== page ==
There’s no perfect way to tackle healthcare, but I do believe some ways are better than others and for our family, a health share has been the better way.

(Courtesy Birmingham Moms Blog)

Laura Wilder lives in Leeds, homeschools her two sons (a daughter is on the way), and is a contributing writer for Birmingham Moms Blog.

 

6 months ago

Bringing kids to Starbucks: A complete guide from a former barista

(Pixabay)

Here’s the skinny on bringing kids to Starbucks . . . Starbucks can be a bit overwhelming, and ordering for your child can be risky business. I had the privilege of working there for four years and have experienced serving the youngest customers of them all! I’ve served them drinks that are horrible for them and the parents will regret within 20 minutes, but I’ve also helped parents make okay-ish choices when it comes to choosing a beverage.

Before we get to the part about what drinks to order for your kids, let me chat with the moms out there with older babies who are fully capable of ordering their own drinks. Make sure they aren’t terrorizing your friendly neighborhood baristas!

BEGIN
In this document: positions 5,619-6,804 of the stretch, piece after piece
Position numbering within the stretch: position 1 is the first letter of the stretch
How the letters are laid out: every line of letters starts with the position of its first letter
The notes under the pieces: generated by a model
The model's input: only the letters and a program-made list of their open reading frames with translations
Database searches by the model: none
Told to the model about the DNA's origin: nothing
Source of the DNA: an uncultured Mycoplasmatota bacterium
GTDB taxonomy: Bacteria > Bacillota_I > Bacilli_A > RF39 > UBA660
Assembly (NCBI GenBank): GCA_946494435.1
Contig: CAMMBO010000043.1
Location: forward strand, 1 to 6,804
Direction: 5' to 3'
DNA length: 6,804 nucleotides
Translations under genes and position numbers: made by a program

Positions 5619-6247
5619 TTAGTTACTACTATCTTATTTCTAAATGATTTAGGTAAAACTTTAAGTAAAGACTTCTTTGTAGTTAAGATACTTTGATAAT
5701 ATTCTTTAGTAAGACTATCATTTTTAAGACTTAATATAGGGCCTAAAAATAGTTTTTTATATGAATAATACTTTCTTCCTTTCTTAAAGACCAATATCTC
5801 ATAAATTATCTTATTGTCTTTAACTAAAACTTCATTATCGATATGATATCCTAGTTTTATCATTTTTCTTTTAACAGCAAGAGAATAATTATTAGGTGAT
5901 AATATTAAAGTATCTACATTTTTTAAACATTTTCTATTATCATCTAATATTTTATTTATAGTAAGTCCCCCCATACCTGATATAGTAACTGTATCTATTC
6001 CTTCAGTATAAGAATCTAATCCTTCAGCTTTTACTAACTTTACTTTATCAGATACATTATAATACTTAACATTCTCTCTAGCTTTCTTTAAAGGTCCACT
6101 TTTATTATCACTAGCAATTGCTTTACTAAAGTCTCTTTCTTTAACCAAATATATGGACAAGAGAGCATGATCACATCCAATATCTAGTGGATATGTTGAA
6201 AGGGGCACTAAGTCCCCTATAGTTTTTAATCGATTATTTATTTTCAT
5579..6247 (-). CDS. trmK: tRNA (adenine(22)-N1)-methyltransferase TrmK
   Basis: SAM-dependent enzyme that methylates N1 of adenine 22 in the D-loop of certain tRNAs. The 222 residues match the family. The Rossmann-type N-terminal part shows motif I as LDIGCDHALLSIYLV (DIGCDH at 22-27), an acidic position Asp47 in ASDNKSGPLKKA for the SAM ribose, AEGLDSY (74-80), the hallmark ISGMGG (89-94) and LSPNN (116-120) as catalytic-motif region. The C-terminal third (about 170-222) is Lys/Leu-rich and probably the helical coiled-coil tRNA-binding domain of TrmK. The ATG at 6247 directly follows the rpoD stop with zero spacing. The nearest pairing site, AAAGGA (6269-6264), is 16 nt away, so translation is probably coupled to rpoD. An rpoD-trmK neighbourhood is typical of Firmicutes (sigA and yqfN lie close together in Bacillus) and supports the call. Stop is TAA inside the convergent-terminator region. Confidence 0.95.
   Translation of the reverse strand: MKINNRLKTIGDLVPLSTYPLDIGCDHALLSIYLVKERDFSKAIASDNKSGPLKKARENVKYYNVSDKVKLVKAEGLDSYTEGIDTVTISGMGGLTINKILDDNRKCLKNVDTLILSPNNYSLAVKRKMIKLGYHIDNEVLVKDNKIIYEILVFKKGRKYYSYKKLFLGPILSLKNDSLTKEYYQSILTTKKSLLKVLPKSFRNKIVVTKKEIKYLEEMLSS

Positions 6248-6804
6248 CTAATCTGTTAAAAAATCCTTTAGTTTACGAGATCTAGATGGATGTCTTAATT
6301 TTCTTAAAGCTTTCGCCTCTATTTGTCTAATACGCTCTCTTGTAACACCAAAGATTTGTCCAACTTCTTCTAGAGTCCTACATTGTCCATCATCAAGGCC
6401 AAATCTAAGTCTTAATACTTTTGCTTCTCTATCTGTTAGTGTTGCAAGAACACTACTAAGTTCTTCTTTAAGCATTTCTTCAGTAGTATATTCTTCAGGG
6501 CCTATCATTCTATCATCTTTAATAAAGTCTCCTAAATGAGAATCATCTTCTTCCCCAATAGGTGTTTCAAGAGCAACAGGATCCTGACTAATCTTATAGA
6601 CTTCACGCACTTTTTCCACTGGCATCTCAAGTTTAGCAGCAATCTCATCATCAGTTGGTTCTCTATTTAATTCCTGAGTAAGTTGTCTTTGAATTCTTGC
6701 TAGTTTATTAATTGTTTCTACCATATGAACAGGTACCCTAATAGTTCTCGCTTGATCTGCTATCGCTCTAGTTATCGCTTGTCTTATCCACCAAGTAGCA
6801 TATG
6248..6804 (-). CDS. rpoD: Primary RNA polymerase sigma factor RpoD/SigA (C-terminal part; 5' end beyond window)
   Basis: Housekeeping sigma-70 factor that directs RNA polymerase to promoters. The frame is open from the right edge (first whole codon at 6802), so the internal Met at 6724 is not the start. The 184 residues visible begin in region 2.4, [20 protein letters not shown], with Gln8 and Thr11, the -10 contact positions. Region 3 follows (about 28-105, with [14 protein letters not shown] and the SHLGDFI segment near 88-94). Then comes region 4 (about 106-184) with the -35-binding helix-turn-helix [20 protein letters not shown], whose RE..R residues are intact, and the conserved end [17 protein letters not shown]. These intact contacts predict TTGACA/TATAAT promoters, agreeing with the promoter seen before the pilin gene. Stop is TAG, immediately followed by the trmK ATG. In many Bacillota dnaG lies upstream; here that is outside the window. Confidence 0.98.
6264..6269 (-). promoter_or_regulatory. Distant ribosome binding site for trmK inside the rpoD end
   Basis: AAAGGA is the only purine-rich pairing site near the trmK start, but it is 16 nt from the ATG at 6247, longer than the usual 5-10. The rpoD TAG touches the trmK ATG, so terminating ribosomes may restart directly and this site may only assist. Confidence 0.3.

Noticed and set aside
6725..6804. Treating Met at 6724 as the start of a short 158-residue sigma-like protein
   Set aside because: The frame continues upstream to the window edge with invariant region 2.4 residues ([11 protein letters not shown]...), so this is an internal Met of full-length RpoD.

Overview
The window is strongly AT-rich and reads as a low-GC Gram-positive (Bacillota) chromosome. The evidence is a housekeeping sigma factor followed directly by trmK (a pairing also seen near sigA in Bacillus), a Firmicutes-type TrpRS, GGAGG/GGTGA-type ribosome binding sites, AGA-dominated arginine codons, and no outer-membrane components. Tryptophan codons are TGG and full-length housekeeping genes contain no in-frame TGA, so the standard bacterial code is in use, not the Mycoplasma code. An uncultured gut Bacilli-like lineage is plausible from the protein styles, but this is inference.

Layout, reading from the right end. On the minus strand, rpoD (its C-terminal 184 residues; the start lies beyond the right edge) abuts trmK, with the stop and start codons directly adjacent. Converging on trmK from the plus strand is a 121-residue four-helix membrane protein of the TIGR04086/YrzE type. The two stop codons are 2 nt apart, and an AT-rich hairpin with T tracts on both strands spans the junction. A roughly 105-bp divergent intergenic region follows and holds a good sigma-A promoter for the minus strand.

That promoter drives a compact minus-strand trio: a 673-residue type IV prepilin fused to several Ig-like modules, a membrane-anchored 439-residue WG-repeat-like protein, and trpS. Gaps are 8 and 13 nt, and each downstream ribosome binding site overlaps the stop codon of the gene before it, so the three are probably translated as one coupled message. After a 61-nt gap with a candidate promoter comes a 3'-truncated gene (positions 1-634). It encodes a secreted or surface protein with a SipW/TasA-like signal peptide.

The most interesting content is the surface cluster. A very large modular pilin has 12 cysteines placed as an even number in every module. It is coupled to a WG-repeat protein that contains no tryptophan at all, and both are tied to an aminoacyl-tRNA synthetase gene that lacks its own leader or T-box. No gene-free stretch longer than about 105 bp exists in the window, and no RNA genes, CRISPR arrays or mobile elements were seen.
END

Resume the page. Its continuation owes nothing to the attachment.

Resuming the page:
It might not be all that surprising that as a barista I was treated poorly by customers on multiple occasions. Some of the worst incidents were caused by teenagers being teenagers with their friends. I ask that you talk to your children about treating baristas with respect.

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And if you really feel empowered to help your teenager get a grasp on life, help them apply for a job at Starbucks. Starbucks taught me so much, including the “proper” way to sweep and mop. (Mom bonus!) It taught me about career ladders and hourly employment in a (mostly) fun environment. You get the privilege of working with a variety of people and an opportunity to make lifelong friends.

On the note of your older babies ordering drinks, LET THEM ORDER FOR THEMSELVES. Maybe it is because I am an extreme extrovert and have been since the moment I was born, but I do not understand parents ordering for children if they are above 10 years old and know what they want. I have asked kids, “And what would you like?” Then I’ve watched them lean over to the parent and whisper the order.

Here’s the deal: Typically, your12-year-old has not provided enough details, so the barista is going to have follow-up questions. Prevent yourself from being the unnecessary translator. Encourage your child to have basic dialogue with the barista. As a mom to a child who is at risk for social-emotional development delays, I acknowledge that this isn’t easy for everyone. But if your child is fully capable of ordering for him or herself, please encourage them to do so.